Macron promises in Douai before the Renault trade unionists, that the automotive production line will become 100% made in France. Renationalization - and the precarization of labor - as a false solution to industrial shortages.
Macron promises in Douai before the Renault trade unionists, that the automotive production line will become 100% made in France. Renationalization – and the precarization of labor – as a false solution to industrial shortages.

With the double acceleration of the movement of capital brought about by the overlapping of the Green Deal and the reorganization of production chains around trade – and increasingly military – blocs in formation, the competition to attract capital is accelerating.

The strategy of the US and the EU is twofold: on the one hand, to try to organize new highly concentrated industrial clusters around key industries. In them, the promise of new jobs and of the end of industrial shortages with their more or less temporary job cuts is used, however, to demand from workers “flexibility” and new forms of precarization.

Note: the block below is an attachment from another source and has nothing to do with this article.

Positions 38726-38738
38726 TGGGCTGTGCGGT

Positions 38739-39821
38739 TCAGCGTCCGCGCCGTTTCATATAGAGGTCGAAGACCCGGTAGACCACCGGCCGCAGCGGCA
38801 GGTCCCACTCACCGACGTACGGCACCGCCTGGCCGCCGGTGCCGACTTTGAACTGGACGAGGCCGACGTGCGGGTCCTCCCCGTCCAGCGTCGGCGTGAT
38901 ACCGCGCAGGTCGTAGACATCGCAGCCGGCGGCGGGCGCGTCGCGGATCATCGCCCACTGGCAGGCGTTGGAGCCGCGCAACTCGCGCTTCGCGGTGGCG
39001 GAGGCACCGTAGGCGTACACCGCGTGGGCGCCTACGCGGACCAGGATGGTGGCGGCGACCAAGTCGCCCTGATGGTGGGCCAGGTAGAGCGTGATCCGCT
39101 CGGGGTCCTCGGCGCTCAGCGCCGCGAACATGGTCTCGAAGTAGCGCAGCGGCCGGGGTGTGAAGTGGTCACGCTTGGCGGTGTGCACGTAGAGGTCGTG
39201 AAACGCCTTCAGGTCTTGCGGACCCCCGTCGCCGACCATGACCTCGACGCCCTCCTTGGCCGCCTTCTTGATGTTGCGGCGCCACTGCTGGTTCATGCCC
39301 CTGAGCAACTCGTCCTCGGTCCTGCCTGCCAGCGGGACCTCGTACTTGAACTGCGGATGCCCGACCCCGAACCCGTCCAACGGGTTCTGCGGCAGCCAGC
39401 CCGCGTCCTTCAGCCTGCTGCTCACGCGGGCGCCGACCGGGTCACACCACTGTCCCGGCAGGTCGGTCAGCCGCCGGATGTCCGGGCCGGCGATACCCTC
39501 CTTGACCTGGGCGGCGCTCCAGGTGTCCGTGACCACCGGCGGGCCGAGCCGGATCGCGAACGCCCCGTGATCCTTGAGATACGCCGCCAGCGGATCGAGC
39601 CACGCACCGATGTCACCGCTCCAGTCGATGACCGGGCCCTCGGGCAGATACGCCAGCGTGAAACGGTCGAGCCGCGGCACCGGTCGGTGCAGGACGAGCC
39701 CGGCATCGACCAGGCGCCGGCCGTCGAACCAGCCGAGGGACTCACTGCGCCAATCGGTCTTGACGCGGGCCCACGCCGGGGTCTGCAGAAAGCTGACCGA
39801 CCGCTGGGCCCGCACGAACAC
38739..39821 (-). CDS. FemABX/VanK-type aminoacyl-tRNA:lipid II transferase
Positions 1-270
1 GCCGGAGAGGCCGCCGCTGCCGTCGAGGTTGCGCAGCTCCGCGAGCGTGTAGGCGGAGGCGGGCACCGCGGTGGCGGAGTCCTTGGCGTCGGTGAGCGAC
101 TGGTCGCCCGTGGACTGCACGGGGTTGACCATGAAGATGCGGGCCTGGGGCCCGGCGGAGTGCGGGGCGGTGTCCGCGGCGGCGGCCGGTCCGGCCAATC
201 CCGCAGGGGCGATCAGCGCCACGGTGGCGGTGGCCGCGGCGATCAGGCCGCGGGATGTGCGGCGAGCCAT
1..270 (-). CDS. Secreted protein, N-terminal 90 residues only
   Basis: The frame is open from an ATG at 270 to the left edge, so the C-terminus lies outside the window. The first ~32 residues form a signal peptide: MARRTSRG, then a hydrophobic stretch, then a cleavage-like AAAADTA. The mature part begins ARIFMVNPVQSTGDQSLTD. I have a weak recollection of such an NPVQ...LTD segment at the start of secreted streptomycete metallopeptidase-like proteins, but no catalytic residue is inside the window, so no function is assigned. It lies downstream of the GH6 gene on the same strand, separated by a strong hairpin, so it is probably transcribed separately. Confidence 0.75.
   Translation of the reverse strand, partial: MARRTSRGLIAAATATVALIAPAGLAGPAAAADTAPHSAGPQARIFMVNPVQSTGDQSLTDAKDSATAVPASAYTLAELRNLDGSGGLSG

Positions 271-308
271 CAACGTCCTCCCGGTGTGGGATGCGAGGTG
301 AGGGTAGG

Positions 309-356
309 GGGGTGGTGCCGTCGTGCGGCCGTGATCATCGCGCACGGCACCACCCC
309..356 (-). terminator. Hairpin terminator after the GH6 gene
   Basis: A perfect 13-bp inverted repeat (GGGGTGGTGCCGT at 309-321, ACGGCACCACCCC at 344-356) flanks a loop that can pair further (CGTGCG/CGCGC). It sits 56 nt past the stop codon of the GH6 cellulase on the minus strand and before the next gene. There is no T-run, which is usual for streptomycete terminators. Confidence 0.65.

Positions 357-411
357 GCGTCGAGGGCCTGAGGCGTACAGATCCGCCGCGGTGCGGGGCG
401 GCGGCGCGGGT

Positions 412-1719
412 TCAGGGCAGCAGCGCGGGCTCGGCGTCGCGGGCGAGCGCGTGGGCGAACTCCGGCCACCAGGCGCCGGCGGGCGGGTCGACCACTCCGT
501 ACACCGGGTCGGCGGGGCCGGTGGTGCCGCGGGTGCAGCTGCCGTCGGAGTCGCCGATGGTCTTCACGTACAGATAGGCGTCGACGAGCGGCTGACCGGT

Trump and Biden led the way, and now Macron, Sánchez and Draghi have jumped on the bandwagon, each according to the possibilities of their national capital.

Since June Macron has been on campaign to raise capital and sell workers a Trump-style solution: renationalization of production as a promise of a stop to precarization, at the cost of…. “flexibility” and “moderation”. In his last nationally televised speech the package was explicit: the two big industrial targets for the political course that will begin in September will be to repatriate the entire automotive production chain and a substantial part of pharmaceuticals.

It is no coincidence to find in the same package dual vocational training -free young labor in exchange for a promise of job placement- and the first sketches of a new pension reform that seeks to replicate what is happening with wages: raising the minimum pension, reducing averages and ending up paying overall less to workers under a hypocritically social discourse.